# Thread: Concave, Inflection Points, Etc

1. ## Concave, Inflection Points, Etc

Here's the problem:
[img][/ihttp://img641.imageshack.us/img641/645/screenshot20100321at540.pngmg]

a. ON what interval(s) is the function concave up?
b. ON what interval(s) is the function concave down?
c. FIND all points of inflection (if any).

So, the first thing I would do is to find the first derivative by doing the whole quotient-rule thing, which gives me:

The next thing I [think I] have to do is to take the derivative of that (second derivative). After doing the quotient rule of that, I get:

I'm sort of lost as to what I need to do next. I've been on spring break for a week and have forgotten a lot of this stuff... Looking back at previous problems just seem to confuse me.

2. Originally Posted by BeSweeet
Here's the problem:

a. ON what interval(s) is the function concave up?
b. ON what interval(s) is the function concave down?
c. FIND all points of inflection (if any).

So, the first thing I would do is to find the first derivative by doing the whole quotient-rule thing, which gives me:

The next thing I [think I] have to do is to take the derivative of that (second derivative). After doing the quotient rule of that, I get:

I'm sort of lost as to what I need to do next. I've been on spring break for a week and have forgotten a lot of this stuff... Looking back at previous problems just seem to confuse me.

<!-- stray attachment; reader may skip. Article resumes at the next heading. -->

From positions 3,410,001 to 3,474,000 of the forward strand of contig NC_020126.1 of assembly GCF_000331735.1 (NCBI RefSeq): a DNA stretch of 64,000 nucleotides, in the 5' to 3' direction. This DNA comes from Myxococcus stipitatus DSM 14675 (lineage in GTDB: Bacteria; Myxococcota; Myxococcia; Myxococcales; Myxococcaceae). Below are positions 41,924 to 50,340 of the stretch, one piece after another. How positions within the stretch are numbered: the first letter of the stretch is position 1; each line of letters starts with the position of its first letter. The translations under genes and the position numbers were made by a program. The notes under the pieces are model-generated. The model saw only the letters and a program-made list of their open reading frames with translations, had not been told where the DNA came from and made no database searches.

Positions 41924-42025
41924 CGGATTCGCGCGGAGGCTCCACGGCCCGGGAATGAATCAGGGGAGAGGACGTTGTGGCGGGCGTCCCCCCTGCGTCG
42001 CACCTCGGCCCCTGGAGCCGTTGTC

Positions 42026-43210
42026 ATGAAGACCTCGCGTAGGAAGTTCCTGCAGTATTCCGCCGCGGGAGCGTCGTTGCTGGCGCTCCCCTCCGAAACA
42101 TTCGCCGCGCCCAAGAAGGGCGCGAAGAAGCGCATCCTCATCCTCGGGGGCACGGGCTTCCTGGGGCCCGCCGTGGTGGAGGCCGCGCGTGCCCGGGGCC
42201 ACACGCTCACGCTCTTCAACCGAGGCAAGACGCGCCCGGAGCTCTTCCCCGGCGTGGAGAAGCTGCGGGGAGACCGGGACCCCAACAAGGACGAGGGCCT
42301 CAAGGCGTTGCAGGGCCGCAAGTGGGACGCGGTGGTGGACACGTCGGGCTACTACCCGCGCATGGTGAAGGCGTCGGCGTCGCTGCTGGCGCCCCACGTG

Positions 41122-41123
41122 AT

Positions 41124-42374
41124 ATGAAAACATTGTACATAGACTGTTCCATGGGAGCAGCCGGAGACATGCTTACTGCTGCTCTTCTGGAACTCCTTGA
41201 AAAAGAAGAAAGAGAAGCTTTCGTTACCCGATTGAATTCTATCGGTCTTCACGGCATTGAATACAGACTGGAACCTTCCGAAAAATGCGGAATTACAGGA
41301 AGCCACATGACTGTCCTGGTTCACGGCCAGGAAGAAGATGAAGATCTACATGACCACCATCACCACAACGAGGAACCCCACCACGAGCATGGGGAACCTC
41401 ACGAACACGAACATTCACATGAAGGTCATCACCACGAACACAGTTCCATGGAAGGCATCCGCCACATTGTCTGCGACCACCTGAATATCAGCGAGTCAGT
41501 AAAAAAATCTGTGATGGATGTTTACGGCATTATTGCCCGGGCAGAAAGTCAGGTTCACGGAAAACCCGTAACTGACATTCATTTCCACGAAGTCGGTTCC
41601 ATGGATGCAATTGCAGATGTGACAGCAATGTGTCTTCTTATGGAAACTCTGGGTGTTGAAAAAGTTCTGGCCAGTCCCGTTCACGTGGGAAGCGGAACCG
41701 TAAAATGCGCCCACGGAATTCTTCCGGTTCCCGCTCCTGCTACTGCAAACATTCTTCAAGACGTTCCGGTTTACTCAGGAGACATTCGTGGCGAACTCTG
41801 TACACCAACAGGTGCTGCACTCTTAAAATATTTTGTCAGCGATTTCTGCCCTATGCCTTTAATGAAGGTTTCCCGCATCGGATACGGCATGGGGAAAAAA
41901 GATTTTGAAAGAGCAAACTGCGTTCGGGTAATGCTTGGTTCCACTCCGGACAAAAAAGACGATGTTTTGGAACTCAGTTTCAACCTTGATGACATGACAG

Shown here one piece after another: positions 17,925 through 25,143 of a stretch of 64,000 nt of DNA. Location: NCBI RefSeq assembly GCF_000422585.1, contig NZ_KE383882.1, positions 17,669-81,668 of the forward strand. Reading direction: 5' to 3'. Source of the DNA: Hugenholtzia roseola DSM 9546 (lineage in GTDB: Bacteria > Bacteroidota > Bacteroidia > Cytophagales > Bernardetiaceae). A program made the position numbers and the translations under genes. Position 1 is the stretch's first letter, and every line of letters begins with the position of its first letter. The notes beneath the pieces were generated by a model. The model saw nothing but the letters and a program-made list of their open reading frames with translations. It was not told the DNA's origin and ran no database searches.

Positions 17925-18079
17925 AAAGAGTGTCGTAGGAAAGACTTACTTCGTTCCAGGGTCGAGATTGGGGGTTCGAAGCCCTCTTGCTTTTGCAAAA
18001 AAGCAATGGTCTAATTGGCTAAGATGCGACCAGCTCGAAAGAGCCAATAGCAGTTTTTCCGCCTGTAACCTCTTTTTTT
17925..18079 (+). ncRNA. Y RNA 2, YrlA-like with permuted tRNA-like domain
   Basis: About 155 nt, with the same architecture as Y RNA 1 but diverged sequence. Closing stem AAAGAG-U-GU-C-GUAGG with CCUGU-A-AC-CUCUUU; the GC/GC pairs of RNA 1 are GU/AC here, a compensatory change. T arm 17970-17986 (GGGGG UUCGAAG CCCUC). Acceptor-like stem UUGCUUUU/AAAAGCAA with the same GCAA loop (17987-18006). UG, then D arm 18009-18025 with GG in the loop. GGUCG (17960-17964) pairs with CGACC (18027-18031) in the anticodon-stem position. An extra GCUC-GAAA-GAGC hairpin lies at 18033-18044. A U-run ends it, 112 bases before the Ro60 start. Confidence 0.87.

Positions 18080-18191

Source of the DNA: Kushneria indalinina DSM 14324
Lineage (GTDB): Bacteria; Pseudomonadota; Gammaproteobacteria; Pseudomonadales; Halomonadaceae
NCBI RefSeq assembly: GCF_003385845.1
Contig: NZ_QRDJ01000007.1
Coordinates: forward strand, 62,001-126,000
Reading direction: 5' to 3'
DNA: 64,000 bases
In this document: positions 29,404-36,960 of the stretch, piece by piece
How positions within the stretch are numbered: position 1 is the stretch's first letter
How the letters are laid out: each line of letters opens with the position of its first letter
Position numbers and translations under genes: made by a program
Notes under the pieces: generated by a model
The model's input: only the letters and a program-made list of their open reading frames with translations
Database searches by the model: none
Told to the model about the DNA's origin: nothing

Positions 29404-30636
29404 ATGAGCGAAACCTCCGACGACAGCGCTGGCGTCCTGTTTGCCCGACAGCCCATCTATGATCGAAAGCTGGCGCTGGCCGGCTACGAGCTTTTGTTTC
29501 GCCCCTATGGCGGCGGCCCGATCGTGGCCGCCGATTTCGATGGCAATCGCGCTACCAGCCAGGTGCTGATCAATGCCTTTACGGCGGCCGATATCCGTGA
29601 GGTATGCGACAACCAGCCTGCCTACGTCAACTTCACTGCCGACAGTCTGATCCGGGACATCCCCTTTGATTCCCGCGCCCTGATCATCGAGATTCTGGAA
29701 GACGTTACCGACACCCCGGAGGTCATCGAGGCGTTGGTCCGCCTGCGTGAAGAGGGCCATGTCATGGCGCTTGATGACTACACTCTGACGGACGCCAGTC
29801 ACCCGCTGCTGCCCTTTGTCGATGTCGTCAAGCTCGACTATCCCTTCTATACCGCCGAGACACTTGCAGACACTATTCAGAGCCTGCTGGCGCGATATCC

set g''(x) = 0 ... inflection points on the graph of g(x) occur where g''(x) changes sign.

3. So it would be +$\displaystyle sqrt(3)$ and -$\displaystyle sqrt(3)$?

4. Originally Posted by BeSweeet
So it would be +$\displaystyle sqrt(3)$ and -$\displaystyle sqrt(3)$?
no ... $\displaystyle x^2+3 = 0$ has no real solutions

5. How do you know that? Sorry for the extremely noob questions...

So there aren't any inflection points? What about the concavity?

6. Originally Posted by BeSweeet
How do you know that? Sorry for the extremely noob questions...

So there aren't any inflection points? What about the concavity?
I did not say that ... I just told you that your algebra is wrong.

7. Hmm...

So to do this, I set the second derivative to 0, multiply the denominator by both sides, which leaves me with the numerator $\displaystyle 6x(x^2+3)$. I get 0, and +/-sqrt(3), which I guess isn't real, so I just have 0... I'm really not getting any of this stuff, nor do I know what any of this is for.

8. Originally Posted by BeSweeet
Hmm...

So to do this, I set the second derivative to 0, multiply the denominator by both sides, which leaves me with the numerator $\displaystyle 6x(x^2+3)$. I get 0, and +/-sqrt(3).
$\displaystyle x = 0$ ... correct

$\displaystyle x = \pm \sqrt{3}$ is incorrect.

look and learn ...

$\displaystyle x^2 + 3 = 0$

$\displaystyle x^2 = -3$

now you tell me, what number can you put in for x, square, and get -3 ???

9. Nothing. So the point of inflection is at 0?